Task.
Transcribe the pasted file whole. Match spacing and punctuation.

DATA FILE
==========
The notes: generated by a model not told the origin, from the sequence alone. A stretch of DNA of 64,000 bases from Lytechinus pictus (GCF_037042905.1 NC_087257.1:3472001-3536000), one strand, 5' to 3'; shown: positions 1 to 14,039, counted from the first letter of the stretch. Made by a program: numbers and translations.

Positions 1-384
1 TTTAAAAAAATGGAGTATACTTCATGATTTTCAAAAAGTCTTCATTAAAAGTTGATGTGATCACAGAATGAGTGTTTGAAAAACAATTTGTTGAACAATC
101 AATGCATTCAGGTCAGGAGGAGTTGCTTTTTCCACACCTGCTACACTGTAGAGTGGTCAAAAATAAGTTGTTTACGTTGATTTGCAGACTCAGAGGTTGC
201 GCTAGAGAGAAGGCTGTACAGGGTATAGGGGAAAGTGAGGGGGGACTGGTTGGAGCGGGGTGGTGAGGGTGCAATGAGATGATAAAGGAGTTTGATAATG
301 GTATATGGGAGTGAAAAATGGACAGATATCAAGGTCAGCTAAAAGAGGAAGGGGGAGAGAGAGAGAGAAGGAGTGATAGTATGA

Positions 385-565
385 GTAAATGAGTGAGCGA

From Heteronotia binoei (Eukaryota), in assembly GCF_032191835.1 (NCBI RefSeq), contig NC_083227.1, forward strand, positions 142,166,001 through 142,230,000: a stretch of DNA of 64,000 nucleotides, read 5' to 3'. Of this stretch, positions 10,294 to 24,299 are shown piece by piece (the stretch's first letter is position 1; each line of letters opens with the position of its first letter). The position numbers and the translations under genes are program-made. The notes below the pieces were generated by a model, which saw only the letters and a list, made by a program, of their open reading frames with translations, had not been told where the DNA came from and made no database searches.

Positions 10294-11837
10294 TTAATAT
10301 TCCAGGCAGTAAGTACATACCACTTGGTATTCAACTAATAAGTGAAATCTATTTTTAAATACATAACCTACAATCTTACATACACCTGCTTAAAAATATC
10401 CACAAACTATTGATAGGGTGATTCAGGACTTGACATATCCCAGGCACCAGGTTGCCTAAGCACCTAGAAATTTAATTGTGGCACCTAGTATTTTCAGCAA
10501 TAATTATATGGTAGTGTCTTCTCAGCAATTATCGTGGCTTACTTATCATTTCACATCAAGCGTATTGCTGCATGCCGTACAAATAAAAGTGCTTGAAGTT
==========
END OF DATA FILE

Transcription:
The notes: generated by a model not told the origin, from the sequence alone. A stretch of DNA of 64,000 bases from Lytechinus pictus (GCF_037042905.1 NC_087257.1:3472001-3536000), one strand, 5' to 3'; shown: positions 1 to 14,039, counted from the first letter of the stretch. Made by a program: numbers and translations.

Positions 1-384
1 TTTAAAAAAATGGAGTATACTTCATGATTTTCAAAAAGTCTTCATTAAAAGTTGATGTGATCACAGAATGAGTGTTTGAAAAACAATTTGTTGAACAATC
101 AATGCATTCAGGTCAGGAGGAGTTGCTTTTTCCACACCTGCTACACTGTAGAGTGGTCAAAAATAAGTTGTTTACGTTGATTTGCAGACTCAGAGGTTGC
201 GCTAGAGAGAAGGCTGTACAGGGTATAGGGGAAAGTGAGGGGGGACTGGTTGGAGCGGGGTGGTGAGGGTGCAATGAGATGATAAAGGAGTTTGATAATG
301 GTATATGGGAGTGAAAAATGGACAGATATCAAGGTCAGCTAAAAGAGGAAGGGGGAGAGAGAGAGAGAAGGAGTGATAGTATGA

Positions 385-565
385 GTAAATGAGTGAGCGA

From Heteronotia binoei (Eukaryota), in assembly GCF_032191835.1 (NCBI RefSeq), contig NC_083227.1, forward strand, positions 142,166,001 through 142,230,000: a stretch of DNA of 64,000 nucleotides, read 5' to 3'. Of this stretch, positions 10,294 to 24,299 are shown piece by piece (the stretch's first letter is position 1; each line of letters opens with the position of its first letter). The position numbers and the translations under genes are program-made. The notes below the pieces were generated by a model, which saw only the letters and a list, made by a program, of their open reading frames with translations, had not been told where the DNA came from and made no database searches.

Positions 10294-11837
10294 TTAATAT
10301 TCCAGGCAGTAAGTACATACCACTTGGTATTCAACTAATAAGTGAAATCTATTTTTAAATACATAACCTACAATCTTACATACACCTGCTTAAAAATATC
10401 CACAAACTATTGATAGGGTGATTCAGGACTTGACATATCCCAGGCACCAGGTTGCCTAAGCACCTAGAAATTTAATTGTGGCACCTAGTATTTTCAGCAA
10501 TAATTATATGGTAGTGTCTTCTCAGCAATTATCGTGGCTTACTTATCATTTCACATCAAGCGTATTGCTGCATGCCGTACAAATAAAAGTGCTTGAAGTT